Tuesday, January 26, 2016

Sting in the Tail: Empty talk (1994)

The Sting in the Tail column from the January 1994 issue of the Socialist Standard

Empty talk
The myth that fascism/racism can be defeated by violence is persistent. This is demonstrated by Fighting Talk, the juvenilish paper published by Edinburgh Anti-Fascist Action (AFA).

The Autumn/Winter issue is certainly full of fighting talk: one bunch of would-be nazis are mocked because an intended victim "was unscathed and alarmed only by the gentleness of the attack. Have [they] been washing their hands in Fairy Washing Liquid?".

Various skirmishes are reported - "the BNP got kicked to fuck"- while the Anti- Nazi League and Anti-Racist Alliance are jeered at for being too timid.

There is also a report that Ibrox Stadium, home of Glasgow Rangers FC, is "held by the BNP". True enough, Ibrox is a notorious recruiting ground for the BNP and similar groups, so how does this square with the boast that:
"AFA has keen attacking fascists wherever they raise their ugly heads for the last seven years . . . "
The truth is that AFA has been conspicuous at Ibrox by their absence, and in this at least they have shown that they are not altogether daft.


Idiot’s delight
While MPs were over at the House of Lords for the State Opening of Parliament in November, left-wing firebrand Dennis Skinner and a few chums enjoyed a jolly jape in the empty House of Commons.

Skinner sat in the Speaker’s chair and presided over a charade in which the Monarchy and the House of Lords were "abolished".

Alas, some cad sneaked on Skinner and he was pompously ticked-off by Speaker, Betty Boothroyd for this "travesty of the proceedings of this House".

Abolishing those two hoary institutions has been the left-wing’s favourite dream for over a century without it ever dawning on them that this would in no way alter the exploitation of wage by labour by capital.


Wake Up, Greens
Those who believe that the threat to the environment can be dealt with within the capitalist system are hopelessly wrong.

These dreamers imagine that politicians whose task it is to run the production for profit system can be persuaded to recognize and act on the danger which pollution brings to the planet.

Sometimes they are encouraged in this belief by the utterances of politicians. In 1991 a "green" Michael Heseltine said countries that:
"regulate for high environmental standards create opportunities for their own industrial base. Governments will increasingly use their regulatory powers to insist on and, where necessary, impose such standards."
(Independent on Sunday, 14 November)
Now Heseltine is leading the drive to de-regulate industry and the government has:
"forced the National Rivers Authority to relax standards at many sewage works. It is also relaxing air pollution controls on some industries."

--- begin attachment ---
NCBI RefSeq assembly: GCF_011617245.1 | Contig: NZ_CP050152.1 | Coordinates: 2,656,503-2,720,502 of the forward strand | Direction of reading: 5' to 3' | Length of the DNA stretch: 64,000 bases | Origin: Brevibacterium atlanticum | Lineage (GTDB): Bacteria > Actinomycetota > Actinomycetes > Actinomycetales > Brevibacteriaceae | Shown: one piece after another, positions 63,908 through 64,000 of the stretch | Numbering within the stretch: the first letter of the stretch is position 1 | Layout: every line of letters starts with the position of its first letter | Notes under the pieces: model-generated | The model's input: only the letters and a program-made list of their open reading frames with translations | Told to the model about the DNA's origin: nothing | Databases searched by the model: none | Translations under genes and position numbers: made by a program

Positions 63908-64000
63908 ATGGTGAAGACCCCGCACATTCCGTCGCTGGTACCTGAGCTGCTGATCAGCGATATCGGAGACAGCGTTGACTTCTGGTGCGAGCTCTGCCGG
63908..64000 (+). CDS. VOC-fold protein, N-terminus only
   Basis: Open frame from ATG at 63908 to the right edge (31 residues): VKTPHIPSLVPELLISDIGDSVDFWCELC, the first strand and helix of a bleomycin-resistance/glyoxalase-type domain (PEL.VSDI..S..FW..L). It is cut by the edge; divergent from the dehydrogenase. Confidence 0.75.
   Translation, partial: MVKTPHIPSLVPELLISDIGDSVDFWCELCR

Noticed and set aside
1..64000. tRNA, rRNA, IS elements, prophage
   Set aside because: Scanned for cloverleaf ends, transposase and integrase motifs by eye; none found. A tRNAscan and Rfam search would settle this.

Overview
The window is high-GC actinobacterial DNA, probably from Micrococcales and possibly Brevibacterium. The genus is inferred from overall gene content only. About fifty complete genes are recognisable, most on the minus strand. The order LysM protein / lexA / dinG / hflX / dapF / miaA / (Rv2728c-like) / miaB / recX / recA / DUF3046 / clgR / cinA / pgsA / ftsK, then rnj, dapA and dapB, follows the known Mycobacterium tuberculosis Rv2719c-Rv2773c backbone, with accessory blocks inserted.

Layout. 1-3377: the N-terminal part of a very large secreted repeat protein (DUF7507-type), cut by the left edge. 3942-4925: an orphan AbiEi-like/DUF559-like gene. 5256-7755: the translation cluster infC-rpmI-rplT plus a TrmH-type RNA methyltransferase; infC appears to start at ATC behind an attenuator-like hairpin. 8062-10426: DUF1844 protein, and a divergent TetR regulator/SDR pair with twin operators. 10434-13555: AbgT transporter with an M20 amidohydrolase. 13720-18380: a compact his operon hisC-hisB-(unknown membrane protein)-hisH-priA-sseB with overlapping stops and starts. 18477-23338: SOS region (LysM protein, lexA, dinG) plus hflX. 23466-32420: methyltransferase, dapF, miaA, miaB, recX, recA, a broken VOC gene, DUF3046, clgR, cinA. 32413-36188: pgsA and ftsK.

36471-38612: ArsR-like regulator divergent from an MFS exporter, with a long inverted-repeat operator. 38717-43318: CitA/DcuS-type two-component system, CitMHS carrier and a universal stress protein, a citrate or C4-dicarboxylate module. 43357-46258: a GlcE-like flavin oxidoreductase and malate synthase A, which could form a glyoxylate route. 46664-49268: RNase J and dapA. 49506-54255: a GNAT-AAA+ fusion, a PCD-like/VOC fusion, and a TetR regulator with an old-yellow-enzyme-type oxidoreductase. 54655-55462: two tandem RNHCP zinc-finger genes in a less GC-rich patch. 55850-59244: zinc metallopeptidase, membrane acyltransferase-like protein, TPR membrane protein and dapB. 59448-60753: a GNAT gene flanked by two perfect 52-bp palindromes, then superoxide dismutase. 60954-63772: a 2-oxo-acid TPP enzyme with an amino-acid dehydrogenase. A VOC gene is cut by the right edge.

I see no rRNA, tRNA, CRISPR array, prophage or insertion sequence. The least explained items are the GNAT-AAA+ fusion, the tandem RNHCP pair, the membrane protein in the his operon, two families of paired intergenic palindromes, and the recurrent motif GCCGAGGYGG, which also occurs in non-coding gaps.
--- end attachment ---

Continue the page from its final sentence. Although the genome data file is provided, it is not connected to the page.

The government’s aim is to remove regulations "that may be a burden to business", or, put another way, to put first the maximization of profits and to hell with the environment and anything else which gets in the way of that.


Name dropping
The government’s decision to allow ITV companies to merge had the pundits speculating on who was likely to swallow-up who. So far Carlton has bid for Central and there is no doubt that there will be some familiar ITV company names missing from our screens.

So capitalism’s drive towards bigger and fewer economic units continues, with the big ITV companies arguing that they must become bigger if they are to meet the competition from other industry giants.

This process is happening in every industry - electronics, brewing, airlines and package holidays are examples, and this whether or not the bought-out company’s name survives. A full-page ad in the Herald (1 December) revealed that 59 stores with such prominent names as Binns, Arnotts, Barkers, David Evans, Army and Navy, Hammonds, Jollys, Dingles, Schofields, Cavendish House, Howells, Rackhanis, Dickins and Jones, Kendalls and Frasers are all owned by The House of Fraser.

As the ad in the Herald put it, "What’s in a name?”


Peace Breaks Out
Today it’s peace talks over Ulster and Bosnia, yesterday it was peace talks over Palestine, Angola, etc. All this talk about peace and yet
"There were a record 29 big wars last year, bringing to more than 23 million the death toll in conflicts since the end of the second world war, according to the annual report released yesterday by the independent Washington-based research group, World Priorities. It said 11 substantial new wars broke out in 1991 and 1992." (Guardian, 10 November)
The capacity of politicians and others for talking about ending wars is surpassed only by capitalism’s capacity for providing them.


More Peace News
In March 1991 George Bush, then President of the US, told Congress a week after the Gulf War ended, "It would be tragic if the nations of the Middle East and the Persian Gulf were now, in the wake of the war, to embark on a new arms race".

Tragic or not, that is exactly what is happening. In November 1993 six Gulf defence ministers watched all the aircraft manufacturing nations (including the US) put their fighters and bombers through their paces at the Dubai air show.
"Despite low oil prices and unaccustomed budgetary pressures, the Gulf States, which never stop worrying about big bad neighbours like Iran and Iraq, give no hint that they are about to curb their appetite for new hardware: estimates of potential sales over the next decade range as high as $65 billion. The United Arab Emirates' reported desire to purchase 80 fighter aircraft, worth up to $10 billion, has set the aerospace industry in the West and in Russia salivating. ’
( Time International, 22 November)
Like Bob Dylan once wrote, "Money doesn’t talk, it swears".

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